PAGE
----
A Sunshine Coast judge has set aside a $13,226 restitution order imposed by a magistrate on man who had little or no means “to pay compensation for his crimes”.
Gregory Robert Owens, 35, was sentenced to 488 days (one year, two months and three weeks) in jail when he pleaded guilty in the Maroochydore Magistrates Court on 31 May 31 to six offences including a burglary and theft of an estimated $13,000 worth of jewellery and electrical goods.
The court was told Owens, who committed the offences between 18 November and 2 December 2019, was apprehended by police several weeks later (on 20 December) and was remanded in custody until sentence as a result of string of previous convictions and a very “long, serious and relevant” criminal history.
Owen’s streak of offending started on 18 November 18 2019, when “he snuck into a house at Parrearra”, 10km south of Maroochydore, stole a set of keys (burglary and stealing) and stole a Toyota car (unlawful use of a motor vehicle) from the garage and later stole fuel from three service stations – known as “petrol drive-offs” — to the value of $85.10, $101.20 and $80.10 (three counts of stealing).
He also broke into a house in Kenilworth, 65km west of Maroochydore, on 19 November 2019 and stole jewellery and electrical goods (burglary and stealing) that resulted in a payout of $13,000 to the properties’ owners by their insurers.
As part of his sentence, the presiding magistrate ordered Owen pay restitution for the stolen property and gave him 28 days within which to pay a total of $13,266.40.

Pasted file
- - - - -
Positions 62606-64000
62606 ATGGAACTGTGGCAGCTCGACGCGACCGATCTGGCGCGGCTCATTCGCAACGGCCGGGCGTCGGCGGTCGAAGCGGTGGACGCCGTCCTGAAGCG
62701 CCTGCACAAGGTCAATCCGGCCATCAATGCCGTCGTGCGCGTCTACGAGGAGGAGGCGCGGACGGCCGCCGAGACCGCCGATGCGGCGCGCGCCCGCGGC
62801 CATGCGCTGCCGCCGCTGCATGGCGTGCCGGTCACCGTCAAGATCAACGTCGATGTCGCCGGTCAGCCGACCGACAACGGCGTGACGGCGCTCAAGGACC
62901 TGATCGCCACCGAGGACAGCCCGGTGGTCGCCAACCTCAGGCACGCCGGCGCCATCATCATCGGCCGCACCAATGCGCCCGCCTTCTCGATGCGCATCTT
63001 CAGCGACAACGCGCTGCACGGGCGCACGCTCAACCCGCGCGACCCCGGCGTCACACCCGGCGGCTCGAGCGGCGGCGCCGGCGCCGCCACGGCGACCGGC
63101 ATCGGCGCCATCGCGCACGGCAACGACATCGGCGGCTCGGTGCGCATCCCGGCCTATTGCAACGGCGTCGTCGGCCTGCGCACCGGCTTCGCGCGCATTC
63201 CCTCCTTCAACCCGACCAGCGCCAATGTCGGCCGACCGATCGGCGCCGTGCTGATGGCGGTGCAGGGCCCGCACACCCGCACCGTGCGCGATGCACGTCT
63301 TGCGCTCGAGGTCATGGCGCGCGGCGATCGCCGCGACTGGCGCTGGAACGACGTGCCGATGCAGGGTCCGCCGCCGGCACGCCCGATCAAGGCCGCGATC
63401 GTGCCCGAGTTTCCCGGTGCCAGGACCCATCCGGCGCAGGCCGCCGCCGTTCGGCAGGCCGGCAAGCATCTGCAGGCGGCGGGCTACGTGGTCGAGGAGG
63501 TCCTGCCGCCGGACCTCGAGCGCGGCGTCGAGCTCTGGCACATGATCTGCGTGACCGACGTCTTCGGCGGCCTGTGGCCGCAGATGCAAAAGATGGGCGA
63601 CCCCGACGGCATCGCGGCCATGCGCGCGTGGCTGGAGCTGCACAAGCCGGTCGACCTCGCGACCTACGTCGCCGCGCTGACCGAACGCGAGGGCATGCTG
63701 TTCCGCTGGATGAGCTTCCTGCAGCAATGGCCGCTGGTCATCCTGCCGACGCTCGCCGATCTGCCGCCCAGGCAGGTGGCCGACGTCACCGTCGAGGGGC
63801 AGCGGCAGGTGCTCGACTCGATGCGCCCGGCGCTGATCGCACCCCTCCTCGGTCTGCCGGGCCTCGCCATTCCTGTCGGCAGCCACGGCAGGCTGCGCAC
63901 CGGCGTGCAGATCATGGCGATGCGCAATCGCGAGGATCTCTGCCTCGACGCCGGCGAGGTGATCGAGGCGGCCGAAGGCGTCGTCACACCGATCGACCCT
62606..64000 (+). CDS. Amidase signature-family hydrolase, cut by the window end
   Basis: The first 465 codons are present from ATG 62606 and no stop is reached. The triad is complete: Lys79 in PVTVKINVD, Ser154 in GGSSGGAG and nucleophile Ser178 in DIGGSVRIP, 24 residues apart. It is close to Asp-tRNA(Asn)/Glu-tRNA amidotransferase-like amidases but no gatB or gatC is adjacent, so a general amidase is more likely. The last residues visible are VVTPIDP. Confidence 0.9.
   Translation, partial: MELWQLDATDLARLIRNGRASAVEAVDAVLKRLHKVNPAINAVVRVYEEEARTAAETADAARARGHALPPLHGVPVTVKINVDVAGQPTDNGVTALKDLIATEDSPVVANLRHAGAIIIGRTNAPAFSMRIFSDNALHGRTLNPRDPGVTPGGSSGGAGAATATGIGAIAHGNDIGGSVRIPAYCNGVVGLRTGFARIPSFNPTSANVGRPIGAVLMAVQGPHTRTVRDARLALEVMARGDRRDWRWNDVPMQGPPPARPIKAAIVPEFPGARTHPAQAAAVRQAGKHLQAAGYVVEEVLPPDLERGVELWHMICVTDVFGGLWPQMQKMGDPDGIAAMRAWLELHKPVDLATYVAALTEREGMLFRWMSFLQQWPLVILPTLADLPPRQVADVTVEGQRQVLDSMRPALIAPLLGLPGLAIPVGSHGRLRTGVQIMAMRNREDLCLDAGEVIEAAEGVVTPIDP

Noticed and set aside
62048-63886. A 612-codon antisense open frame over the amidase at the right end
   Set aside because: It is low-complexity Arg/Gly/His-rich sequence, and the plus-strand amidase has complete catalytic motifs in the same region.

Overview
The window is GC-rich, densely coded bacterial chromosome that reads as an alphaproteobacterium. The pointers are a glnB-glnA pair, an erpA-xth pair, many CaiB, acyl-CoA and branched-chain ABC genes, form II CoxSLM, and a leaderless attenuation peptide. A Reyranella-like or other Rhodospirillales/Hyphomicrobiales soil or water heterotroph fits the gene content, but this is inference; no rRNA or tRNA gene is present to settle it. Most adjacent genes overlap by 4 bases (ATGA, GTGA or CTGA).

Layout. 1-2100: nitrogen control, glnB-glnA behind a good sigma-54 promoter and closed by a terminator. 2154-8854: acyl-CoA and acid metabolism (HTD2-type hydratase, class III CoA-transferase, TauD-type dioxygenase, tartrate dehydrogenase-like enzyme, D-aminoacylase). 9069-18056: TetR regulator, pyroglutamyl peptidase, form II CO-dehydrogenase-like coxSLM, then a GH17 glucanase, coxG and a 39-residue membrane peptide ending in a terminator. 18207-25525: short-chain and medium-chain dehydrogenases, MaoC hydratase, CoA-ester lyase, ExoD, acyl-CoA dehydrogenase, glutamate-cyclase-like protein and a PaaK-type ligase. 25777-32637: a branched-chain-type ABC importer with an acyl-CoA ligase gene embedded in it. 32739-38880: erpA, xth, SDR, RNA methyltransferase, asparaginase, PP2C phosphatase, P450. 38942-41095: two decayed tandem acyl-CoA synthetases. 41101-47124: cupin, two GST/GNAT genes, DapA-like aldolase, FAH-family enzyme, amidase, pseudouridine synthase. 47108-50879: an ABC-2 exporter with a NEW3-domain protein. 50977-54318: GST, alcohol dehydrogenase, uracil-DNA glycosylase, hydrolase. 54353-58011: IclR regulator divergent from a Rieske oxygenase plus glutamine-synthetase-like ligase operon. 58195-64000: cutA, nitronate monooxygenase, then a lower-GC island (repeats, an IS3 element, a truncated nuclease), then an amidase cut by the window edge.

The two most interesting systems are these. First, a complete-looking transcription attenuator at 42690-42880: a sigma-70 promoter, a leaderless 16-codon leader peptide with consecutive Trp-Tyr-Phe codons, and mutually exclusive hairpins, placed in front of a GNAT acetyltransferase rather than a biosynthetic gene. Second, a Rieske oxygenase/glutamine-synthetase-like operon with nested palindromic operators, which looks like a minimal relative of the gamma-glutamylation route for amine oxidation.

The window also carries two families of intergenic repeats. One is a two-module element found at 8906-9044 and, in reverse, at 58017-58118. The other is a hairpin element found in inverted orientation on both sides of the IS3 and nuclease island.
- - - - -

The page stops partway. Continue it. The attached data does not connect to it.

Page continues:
Owens subsequently appealed the “severity of the sentences imposed by the magistrate” under section 222 of the Justices Act 1886 (Qld) – saying the magistrate “erred in ordering restitution in the amounts levied”.
Maroochydore District Court Judge Glenn Cash, in a decision on Friday 16 agreed with Owen’s submission, which were backed in arguments in support by the prosecution, on behalf of the Queensland Commissioner of Police (CoP).
“(The CoP) conceded that the magistrates erred in ordering ‘restitution’ in the amounts levied,” Judge Cash said.
“(The CoP) said that the magistrate erred by having insufficient regard to the capacity of (Owen) to pay compensation for his crimes and to the potential consequences of non-payment.
“By this concession, the (CoP) accepts the decision of the magistrate was the result of ‘some legal, factual or discretionary error’.
“It was common ground at the appeal hearing that it was appropriate to set aside the payment (restitution) orders.”
However, Judge Cash allowed the remainder of the magistrate’s orders, including sentences of two years’ probation with special conditions and the declaration of 488 days Owen had spent in pre-sentence custody as jail time already served.
Read the full decision.